The firing squad missed.
The blindfolded man lurches away
from the pitted wall.
They line him up again,
but not before he flashes on whiskey
and flowers, tobacco still in the cells of his tongue.
Later a guard marvels
at the tulip red of the stains.
It stays with him all day
and most of the evening.
He settles down to dinner,
strokes his wife’s hair.
As if brutality
were a temporary spasm,
the way a lung shudders into cough.
In bed he thinks only
of the sheets, the open window,
his wife’s clean breasts.
Sunday he listens
to his drunk, happy pastor
who likes this sermon:
Lazarus, what a hypochondriac!
Still, he was called forth,
all of him:
the stink of his shroud,
his white numb limbs.
When the firing squad missed,
priests were hired to guard me at night.
They watch me on my cot. How simple he is,
one murmurs to another. The little etchings
I make on the wall are visited by many.
Women try to trace the rough grooves
with their tongues. My other duties have been lifted.
I miss sweeping and the broom’s thick handle.
But sometimes I’m allowed out into the wintry yard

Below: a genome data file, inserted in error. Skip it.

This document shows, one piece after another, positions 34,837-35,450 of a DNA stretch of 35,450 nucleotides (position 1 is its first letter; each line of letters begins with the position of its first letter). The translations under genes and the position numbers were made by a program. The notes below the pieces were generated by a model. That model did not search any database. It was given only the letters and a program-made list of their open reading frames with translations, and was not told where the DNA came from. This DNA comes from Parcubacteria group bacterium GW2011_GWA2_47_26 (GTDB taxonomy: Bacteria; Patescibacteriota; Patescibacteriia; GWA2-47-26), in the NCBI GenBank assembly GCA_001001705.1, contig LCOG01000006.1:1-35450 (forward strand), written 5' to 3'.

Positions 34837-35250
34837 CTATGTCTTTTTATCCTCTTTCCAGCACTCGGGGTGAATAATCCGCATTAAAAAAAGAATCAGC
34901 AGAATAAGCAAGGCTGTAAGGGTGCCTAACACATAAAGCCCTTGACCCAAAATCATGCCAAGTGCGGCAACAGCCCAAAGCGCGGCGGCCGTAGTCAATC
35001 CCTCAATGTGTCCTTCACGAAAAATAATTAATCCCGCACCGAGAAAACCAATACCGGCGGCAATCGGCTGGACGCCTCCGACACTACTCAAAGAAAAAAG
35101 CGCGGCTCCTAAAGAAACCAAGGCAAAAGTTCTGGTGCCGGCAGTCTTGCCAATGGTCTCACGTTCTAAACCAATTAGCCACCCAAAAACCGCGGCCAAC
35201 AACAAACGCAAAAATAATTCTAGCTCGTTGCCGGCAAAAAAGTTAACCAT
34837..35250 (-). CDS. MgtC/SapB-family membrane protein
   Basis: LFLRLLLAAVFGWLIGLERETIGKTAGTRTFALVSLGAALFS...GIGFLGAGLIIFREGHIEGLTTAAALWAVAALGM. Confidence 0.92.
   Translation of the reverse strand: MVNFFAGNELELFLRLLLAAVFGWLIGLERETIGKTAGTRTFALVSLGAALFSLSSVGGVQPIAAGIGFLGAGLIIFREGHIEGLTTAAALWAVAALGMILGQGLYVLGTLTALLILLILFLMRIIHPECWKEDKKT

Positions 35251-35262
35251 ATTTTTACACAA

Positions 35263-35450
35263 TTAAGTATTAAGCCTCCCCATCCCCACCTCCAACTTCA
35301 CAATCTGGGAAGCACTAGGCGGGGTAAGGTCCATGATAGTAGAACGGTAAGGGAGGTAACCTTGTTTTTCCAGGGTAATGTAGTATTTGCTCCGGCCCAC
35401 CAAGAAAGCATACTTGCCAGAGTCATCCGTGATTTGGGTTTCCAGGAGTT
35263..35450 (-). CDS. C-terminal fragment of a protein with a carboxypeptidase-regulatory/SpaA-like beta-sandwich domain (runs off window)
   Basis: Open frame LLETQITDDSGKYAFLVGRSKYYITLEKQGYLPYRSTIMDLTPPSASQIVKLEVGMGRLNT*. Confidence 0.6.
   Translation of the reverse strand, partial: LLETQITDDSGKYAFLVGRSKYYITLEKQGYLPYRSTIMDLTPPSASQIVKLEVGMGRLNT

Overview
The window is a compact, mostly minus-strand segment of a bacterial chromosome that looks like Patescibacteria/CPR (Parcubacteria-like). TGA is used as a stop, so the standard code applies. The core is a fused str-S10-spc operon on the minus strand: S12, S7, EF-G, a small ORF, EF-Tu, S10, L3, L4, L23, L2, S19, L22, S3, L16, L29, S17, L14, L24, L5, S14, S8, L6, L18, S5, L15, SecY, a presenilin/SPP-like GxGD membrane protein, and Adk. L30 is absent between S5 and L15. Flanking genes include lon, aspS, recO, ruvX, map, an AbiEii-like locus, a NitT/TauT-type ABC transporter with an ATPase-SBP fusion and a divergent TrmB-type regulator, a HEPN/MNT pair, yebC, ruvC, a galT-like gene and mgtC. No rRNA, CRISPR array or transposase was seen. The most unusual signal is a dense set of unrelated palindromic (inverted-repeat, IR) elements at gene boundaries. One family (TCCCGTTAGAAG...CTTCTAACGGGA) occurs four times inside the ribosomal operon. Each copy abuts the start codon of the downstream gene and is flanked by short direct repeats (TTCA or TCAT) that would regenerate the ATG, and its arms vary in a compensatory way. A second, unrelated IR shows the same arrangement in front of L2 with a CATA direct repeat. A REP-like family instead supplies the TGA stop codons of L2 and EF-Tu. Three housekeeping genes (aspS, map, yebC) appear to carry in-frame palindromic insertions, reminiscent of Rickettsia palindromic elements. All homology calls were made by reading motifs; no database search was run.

in a coat I like. The sleeves are too long.
My only burden now is the unbearable way
the air cools my empty hands. This is work, they tell me.
My Work Among the Faithful
Do you remember being ill as a child,
a fever that spiked so high
your mother had to call and call for you to stay?
Did you stay? Did you have to?
The faithful are at peace with Hell –
they’ve been promised a frail, tender body,
bruises flowering forever.
They don’t worry about Heaven
and they scarcely want Earth.
They’re a box within a box,
their bodies a puzzle for their own amusement.
The skin mimics the shape of the rib cage,
the rib cage the shape of the lungs.
What the lungs mimic
will take a lifetime to ask,
and people die in agony every minute.
But with luck
the faithful multiply quickly,
each one heavy and lustrous
as those stars, light-years away,
which cool and dim and collapse
before anyone, on any world,
ever knows their names.